Getting Answers: legislation aimed at teen social media use
SPRINGFIELD, MA (WGGB/WSHM) - A new advisory from the United States Surgeon General is warning of an urgent public health issue regarding teen social media use and their mental health after a bipartisan bill was introduced in Congress that would ban kids under 13 years old from using social media.
“I don’t think it’s necessary for any child under the age of 13, maybe even a little bit older, to be on social media. I do agree that social media is a great place to meet people with similar interests and connect with family members that you don’t see often,” said Alyssa Archuleta.
Local parents spoke out Tuesday after a new advisory from the surgeon general warned that social media may be hazardous to kids’ mental health.
“If you’re under the age of 13, I don’t really see much benefits. Of course, I’ve read studies that it can relate to anxiety, depression, lack of sleep, etc.,” Archuleta added.
LEARN MORE: 8 tips for parents and teens on social media use — from the US surgeon general
The advisory from the U.S. Surgeon General Dr. Vivek Murthy cited several studies, which found correlations between social media and depression, anxiety, poor sleep, online harassment, and low self-esteem. He is calling for more research on the subject, as well as action by policy makers and technology companies.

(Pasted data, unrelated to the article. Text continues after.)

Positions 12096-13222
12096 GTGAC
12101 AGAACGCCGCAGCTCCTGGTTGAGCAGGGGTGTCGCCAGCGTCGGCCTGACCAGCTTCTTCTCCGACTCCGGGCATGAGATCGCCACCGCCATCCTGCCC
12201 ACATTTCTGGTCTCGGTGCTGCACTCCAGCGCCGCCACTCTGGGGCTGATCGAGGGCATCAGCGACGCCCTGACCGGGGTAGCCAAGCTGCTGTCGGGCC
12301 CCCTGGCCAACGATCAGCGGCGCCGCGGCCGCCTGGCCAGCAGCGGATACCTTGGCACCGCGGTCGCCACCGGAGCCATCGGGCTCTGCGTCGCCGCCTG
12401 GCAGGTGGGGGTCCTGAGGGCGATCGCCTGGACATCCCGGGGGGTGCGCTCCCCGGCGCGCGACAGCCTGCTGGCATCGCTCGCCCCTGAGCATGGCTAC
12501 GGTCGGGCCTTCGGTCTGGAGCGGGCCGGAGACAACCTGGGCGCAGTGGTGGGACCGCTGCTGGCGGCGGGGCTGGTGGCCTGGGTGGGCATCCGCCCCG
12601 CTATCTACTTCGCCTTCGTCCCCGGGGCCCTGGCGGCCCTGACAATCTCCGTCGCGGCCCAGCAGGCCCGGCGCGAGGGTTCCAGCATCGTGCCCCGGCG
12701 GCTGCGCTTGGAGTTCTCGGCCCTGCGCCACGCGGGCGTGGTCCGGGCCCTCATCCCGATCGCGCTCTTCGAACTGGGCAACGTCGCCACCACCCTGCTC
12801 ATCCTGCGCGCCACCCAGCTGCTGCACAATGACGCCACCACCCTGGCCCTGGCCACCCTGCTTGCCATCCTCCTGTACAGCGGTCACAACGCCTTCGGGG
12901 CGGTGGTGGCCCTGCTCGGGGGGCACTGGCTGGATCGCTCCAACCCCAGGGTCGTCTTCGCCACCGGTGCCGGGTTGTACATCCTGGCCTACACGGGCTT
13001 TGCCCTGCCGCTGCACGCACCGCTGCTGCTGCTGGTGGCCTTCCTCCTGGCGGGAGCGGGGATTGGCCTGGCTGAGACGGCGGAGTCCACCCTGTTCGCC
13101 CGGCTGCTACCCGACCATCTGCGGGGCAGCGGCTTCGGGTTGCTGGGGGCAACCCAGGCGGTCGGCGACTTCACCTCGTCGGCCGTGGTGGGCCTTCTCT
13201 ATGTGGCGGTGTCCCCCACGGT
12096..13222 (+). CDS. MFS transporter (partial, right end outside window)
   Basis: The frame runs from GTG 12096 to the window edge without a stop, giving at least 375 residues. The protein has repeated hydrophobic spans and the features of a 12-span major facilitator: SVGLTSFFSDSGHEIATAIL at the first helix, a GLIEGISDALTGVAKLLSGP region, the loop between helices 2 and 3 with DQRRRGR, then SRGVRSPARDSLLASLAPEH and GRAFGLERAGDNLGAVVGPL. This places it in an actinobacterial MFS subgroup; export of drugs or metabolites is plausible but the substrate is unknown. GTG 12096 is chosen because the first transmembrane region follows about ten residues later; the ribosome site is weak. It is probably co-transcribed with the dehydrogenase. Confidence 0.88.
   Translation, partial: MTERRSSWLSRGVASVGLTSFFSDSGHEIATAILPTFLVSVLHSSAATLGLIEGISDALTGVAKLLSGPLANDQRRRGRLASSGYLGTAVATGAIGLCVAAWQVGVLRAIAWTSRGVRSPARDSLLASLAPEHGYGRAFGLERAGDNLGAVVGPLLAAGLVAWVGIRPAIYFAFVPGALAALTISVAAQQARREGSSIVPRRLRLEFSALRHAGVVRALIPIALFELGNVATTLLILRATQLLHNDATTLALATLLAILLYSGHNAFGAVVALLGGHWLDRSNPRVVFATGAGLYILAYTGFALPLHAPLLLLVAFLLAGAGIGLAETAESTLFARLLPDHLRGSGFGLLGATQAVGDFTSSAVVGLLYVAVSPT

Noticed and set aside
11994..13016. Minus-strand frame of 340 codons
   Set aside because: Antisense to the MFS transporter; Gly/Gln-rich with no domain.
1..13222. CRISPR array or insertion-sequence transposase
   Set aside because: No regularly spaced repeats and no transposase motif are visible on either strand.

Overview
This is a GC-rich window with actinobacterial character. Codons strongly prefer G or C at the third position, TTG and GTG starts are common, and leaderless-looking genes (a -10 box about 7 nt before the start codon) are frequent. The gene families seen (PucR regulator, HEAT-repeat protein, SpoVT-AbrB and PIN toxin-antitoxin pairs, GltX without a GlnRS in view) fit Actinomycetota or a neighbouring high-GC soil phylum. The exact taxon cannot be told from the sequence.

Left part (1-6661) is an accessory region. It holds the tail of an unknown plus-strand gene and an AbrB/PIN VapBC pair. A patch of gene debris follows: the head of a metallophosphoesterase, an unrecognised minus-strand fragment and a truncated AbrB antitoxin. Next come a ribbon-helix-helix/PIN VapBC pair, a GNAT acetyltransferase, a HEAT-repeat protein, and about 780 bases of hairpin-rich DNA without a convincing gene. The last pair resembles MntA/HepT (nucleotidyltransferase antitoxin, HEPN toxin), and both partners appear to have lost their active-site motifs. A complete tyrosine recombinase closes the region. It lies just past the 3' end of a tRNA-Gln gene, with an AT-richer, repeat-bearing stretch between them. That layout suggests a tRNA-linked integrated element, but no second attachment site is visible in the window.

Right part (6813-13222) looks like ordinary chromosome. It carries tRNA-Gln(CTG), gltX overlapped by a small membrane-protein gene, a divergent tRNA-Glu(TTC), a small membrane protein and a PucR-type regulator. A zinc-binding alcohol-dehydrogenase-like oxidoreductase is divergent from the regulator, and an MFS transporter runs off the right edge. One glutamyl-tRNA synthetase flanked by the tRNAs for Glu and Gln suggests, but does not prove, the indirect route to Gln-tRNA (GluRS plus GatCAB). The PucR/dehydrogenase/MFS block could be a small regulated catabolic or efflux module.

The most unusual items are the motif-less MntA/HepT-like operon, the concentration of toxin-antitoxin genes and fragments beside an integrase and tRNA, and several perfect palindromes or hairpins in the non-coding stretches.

Lawmakers on Capitol Hill have introduced a bipartisan bill that would ban kids under 13 years old from accessing social media and those between the ages of 13 and 17 would need parental consent to create an account. Meanwhile, U.S. Senator Ed Markey said he supports Murthy’s advisory, which corresponds with his own legislative priorities. He wrote on social media: “the research is clear - young people are vulnerable online. Congress can’t waste any time in protecting them. We must pass COPPA 2.0 to create a kids and teens online privacy bill of rights.” That bill he is referring to is something he introduced in Congress a few weeks ago, which would “require a higher standard of data privacy for children to protect them from potential harms like exploitation and abuse.”
Parents told Western Mass News they support any type of legislation surrounding social media’s impact on mental health.
“I do think it should be talked about more, but I would support that kind of thing,” Archuleta said.
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